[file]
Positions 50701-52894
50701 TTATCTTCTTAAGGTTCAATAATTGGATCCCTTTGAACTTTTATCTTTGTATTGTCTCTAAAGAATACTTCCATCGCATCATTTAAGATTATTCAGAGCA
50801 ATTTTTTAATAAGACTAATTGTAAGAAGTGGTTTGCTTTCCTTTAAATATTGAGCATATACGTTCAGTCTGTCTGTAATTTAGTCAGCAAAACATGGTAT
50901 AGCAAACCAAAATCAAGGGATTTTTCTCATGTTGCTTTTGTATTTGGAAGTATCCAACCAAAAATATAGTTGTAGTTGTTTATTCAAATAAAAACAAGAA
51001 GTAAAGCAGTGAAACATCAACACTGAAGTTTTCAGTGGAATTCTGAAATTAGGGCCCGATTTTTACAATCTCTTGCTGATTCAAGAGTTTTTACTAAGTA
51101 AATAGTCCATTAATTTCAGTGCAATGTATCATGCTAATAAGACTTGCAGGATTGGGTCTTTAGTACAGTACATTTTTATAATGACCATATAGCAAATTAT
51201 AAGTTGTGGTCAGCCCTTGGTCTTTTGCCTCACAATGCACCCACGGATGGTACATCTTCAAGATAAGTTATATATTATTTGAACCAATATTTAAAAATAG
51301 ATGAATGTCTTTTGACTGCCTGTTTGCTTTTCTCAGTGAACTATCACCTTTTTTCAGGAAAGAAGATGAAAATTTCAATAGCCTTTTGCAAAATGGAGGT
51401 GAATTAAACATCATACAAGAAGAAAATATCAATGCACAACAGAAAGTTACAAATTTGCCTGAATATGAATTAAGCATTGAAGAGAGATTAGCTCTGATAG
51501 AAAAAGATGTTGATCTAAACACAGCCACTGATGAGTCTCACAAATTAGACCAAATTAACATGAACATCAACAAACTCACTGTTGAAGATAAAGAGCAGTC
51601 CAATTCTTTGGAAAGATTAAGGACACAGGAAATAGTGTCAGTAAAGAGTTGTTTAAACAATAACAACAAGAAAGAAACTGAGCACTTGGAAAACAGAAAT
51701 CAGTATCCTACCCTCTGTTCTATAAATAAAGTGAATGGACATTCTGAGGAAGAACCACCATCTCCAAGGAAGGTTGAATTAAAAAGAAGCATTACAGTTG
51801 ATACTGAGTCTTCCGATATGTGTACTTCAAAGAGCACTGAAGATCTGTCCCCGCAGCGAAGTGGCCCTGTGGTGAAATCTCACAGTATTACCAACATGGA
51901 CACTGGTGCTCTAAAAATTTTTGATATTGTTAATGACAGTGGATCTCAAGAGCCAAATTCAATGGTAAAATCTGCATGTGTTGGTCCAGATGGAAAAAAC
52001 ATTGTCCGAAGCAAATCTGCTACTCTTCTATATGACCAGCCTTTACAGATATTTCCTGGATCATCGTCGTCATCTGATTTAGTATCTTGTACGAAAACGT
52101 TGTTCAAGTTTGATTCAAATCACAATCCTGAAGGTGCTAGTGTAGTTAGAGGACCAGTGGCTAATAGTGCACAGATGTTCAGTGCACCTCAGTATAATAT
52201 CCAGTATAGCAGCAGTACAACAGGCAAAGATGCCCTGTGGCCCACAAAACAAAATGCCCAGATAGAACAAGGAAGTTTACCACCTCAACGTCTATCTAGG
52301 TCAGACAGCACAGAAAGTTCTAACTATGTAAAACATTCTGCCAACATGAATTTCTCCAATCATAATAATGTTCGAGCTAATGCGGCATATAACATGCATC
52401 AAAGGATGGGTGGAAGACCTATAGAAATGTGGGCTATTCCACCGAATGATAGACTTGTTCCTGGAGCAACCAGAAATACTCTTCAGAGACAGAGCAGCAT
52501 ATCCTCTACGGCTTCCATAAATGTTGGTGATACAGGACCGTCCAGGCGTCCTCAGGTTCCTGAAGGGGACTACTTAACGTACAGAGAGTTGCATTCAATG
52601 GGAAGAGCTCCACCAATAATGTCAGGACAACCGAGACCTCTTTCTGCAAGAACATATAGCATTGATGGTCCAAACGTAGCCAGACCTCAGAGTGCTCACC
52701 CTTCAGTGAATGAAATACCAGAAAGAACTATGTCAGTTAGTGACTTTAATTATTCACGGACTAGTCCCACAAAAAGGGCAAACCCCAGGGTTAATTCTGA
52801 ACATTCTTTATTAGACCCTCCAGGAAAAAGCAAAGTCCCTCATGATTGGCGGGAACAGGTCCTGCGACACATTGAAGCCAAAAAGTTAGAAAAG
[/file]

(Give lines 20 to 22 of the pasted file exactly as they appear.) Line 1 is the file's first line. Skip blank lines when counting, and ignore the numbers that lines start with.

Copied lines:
52501 ATCCTCTACGGCTTCCATAAATGTTGGTGATACAGGACCGTCCAGGCGTCCTCAGGTTCCTGAAGGGGACTACTTAACGTACAGAGAGTTGCATTCAATG
52601 GGAAGAGCTCCACCAATAATGTCAGGACAACCGAGACCTCTTTCTGCAAGAACATATAGCATTGATGGTCCAAACGTAGCCAGACCTCAGAGTGCTCACC
52701 CTTCAGTGAATGAAATACCAGAAAGAACTATGTCAGTTAGTGACTTTAATTATTCACGGACTAGTCCCACAAAAAGGGCAAACCCCAGGGTTAATTCTGA